Before you head to class? Check in with the instructor. Maybe not directly, but check your email or phone or whatever other means the instructor is using for class notifications. It may be possible the class was cancelled (weather suddenly turned and holding class is impossible), so save yourself an unnecessary trip.

And all of these things? Try to prepare as far in advance as possible. If you have to obtain stuff, the more time you have to find it, order it, get it delivered, or otherwise obtain it may take a while. No need to do last-minute scrambles.

Finally…

Be mentally prepared for the class.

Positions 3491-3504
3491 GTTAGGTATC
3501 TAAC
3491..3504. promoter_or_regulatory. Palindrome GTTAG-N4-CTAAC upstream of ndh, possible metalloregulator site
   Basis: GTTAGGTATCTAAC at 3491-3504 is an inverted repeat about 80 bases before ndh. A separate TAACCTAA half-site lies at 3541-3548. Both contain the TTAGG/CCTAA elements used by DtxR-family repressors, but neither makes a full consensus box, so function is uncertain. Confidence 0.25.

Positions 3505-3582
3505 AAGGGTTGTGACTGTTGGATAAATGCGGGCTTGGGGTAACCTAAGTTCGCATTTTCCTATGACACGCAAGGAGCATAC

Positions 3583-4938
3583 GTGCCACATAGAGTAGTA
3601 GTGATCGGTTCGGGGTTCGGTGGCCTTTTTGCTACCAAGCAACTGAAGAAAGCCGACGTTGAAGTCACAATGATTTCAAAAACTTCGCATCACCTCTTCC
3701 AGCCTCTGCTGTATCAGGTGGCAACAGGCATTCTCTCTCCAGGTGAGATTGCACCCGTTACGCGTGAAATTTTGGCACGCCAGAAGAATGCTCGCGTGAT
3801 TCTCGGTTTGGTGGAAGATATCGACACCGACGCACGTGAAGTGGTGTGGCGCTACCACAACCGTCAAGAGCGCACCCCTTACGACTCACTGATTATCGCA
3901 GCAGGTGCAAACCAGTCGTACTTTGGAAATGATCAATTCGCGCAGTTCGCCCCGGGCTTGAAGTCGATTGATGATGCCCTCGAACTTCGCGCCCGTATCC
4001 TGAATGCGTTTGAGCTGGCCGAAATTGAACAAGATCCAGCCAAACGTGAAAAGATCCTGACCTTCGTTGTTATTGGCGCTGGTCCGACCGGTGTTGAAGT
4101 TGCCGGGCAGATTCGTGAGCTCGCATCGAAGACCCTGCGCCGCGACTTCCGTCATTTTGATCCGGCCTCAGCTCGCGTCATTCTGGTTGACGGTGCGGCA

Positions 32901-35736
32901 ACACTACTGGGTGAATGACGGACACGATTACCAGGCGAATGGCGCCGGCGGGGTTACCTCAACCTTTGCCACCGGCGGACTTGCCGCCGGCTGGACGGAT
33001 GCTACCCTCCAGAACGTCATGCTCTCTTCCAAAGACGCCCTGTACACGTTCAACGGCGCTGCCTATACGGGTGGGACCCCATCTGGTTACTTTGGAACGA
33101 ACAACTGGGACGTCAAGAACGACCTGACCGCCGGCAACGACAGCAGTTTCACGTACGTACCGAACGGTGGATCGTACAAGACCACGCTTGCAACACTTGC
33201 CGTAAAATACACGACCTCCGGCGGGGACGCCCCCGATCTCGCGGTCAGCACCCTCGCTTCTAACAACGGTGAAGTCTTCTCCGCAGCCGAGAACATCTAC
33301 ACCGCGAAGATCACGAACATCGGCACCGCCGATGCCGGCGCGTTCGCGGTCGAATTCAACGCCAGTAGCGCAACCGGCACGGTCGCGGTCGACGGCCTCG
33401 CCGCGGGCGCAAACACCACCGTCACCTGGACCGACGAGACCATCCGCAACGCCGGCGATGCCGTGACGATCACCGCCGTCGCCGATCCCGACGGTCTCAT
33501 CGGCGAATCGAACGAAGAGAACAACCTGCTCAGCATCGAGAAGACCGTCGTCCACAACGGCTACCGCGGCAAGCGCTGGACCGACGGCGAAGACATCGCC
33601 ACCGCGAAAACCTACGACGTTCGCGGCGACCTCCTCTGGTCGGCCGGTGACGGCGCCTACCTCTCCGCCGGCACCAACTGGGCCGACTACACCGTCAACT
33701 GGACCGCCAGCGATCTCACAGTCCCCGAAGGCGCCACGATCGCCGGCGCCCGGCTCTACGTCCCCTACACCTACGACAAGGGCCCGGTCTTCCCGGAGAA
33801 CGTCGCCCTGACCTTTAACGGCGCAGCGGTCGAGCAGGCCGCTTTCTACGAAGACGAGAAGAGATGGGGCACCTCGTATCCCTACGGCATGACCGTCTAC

You’re taking this class because you want to learn. Be open and receptive to the teaching. Maybe they do something different than you already know, but be willing to try it their way because you came to learn from them so be willing to be taught and try… you don’t know what you might pick up from it. If you have questions, ask. Be mindful to not be disruptive or “that guy” (you can always ask questions later, or during breaks), but don’t be afraid to ask for explanations to help you better understand the material.  Have the right mindset for learning.

And most of all? Have the right mindset of having fun. 🙂

So what did I miss?